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Just over 83 years ago this week, the MS St. Louis and most
of its 937 passengers, who were largely Jewish refugees desperate to flee
from Nazi persecution, were forced to return to Europe after being denied
entry into Cuba, the United States, and Canada. More than a quarter of the
ship’s passengers were later killed in the Holocaust. As World Refugee Day
approaches on June 20, learn more about the St. Louis and how it came to symbolize
the plight of refugees fleeing mass atrocities and genocide.
Images: Picture postcard of the MS St. Louis. USHMM, courtesy of Julie Klein;
Portrait of Gustav Schroeder, captain of the MS St. Louis. USHMM, courtesy of Herbert & Vera Karliner;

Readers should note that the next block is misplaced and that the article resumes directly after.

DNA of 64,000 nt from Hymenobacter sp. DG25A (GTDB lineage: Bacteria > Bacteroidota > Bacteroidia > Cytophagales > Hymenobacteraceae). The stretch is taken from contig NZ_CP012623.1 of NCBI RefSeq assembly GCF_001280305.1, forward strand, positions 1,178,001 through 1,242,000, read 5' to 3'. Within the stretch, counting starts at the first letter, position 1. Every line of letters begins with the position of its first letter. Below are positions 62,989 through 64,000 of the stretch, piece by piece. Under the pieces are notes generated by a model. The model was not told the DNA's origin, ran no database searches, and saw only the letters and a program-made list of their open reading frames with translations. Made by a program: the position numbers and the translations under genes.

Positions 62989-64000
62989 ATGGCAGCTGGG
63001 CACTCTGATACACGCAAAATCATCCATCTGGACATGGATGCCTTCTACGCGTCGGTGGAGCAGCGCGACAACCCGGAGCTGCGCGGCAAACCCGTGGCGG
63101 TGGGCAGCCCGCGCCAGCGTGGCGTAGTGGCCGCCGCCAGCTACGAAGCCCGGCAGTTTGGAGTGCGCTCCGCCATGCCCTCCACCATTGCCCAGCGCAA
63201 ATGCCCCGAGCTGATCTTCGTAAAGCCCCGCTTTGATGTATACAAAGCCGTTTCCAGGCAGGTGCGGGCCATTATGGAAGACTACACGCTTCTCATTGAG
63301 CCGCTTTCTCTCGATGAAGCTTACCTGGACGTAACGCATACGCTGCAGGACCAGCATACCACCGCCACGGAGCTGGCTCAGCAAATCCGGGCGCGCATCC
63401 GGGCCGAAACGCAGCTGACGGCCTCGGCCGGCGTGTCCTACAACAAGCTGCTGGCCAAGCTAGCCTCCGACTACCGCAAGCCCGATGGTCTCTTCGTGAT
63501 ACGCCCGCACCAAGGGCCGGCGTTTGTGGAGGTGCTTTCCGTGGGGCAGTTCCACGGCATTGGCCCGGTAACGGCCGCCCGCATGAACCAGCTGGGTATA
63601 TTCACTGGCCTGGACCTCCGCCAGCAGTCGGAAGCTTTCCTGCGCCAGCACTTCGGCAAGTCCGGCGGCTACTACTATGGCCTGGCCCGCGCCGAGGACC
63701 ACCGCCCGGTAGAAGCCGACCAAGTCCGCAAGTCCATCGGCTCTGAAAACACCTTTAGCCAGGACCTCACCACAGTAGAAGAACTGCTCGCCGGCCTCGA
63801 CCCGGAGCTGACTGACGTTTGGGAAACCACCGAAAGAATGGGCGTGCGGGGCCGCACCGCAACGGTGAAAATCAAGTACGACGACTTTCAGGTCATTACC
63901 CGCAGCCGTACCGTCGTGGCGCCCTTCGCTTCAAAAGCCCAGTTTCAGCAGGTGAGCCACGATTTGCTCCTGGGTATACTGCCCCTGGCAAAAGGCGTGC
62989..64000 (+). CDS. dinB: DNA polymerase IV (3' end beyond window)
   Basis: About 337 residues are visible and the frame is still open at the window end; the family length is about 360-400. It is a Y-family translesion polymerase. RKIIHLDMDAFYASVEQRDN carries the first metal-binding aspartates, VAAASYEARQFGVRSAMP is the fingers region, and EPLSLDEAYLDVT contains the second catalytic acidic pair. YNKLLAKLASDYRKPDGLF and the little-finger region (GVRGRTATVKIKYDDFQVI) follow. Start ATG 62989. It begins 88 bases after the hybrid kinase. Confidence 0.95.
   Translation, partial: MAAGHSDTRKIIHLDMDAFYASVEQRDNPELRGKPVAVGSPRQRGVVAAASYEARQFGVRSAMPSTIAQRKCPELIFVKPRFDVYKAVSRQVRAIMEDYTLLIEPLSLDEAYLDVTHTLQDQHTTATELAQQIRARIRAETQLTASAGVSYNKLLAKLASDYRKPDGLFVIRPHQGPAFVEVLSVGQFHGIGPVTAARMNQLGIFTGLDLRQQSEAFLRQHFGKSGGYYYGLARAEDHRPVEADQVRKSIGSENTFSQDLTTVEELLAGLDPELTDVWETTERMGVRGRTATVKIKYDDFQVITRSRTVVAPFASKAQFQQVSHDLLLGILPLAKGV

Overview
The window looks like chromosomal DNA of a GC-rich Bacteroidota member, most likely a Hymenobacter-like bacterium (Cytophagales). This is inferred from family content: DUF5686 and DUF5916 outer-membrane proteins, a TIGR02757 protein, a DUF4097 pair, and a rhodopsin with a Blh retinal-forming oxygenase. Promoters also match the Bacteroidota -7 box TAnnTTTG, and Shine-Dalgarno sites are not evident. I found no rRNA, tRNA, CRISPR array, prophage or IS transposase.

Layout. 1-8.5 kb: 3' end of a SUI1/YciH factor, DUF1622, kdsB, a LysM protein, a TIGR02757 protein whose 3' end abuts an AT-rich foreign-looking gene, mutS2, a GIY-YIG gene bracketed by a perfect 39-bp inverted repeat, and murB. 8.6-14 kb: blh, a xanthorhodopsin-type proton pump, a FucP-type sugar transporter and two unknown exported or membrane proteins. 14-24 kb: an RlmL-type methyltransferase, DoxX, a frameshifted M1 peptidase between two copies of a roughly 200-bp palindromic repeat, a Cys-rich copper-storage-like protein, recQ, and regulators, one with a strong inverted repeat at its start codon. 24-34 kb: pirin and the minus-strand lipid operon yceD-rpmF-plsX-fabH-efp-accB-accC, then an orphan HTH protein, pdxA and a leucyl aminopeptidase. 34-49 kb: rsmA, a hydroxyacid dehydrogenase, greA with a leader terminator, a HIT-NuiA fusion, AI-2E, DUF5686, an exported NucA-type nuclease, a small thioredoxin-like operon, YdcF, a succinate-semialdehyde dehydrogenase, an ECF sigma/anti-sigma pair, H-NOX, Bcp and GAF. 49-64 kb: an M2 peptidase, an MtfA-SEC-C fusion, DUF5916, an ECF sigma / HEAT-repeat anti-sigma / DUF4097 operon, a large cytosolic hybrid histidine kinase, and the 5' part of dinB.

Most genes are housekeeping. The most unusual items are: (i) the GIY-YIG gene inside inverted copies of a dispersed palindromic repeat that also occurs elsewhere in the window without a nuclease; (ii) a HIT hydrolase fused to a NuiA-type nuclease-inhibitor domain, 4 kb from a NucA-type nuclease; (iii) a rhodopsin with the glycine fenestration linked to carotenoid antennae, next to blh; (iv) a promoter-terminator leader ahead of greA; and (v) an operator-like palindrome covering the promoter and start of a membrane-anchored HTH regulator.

Photo of Lilly Joseph’s evening gown. USHMM,
gift of Liesl Joseph Loeb; Twins Ines and Renate Spanier peer
out a porthole of the MS St.
Louis as the ship docks in Antwerp on June 17, 1939. Courtesy of Bibliothèque
Historique de la Ville de Paris; Members of the Dingfelder
family board the MS St.
Louis in Hamburg, Germany. USHMM,
Dingfelder and Wolff families' papers; Passengers on the MS St. Louis, including
Evelyn Altman (born Evelyn Klein), front. USHMM, courtesy of Don Altman; A group
of Jewish refugee children wait in the port of Lisbon to board the SS Mouzinho, which took
them to the United States in 1941. USHMM,
courtesy of Milton Koch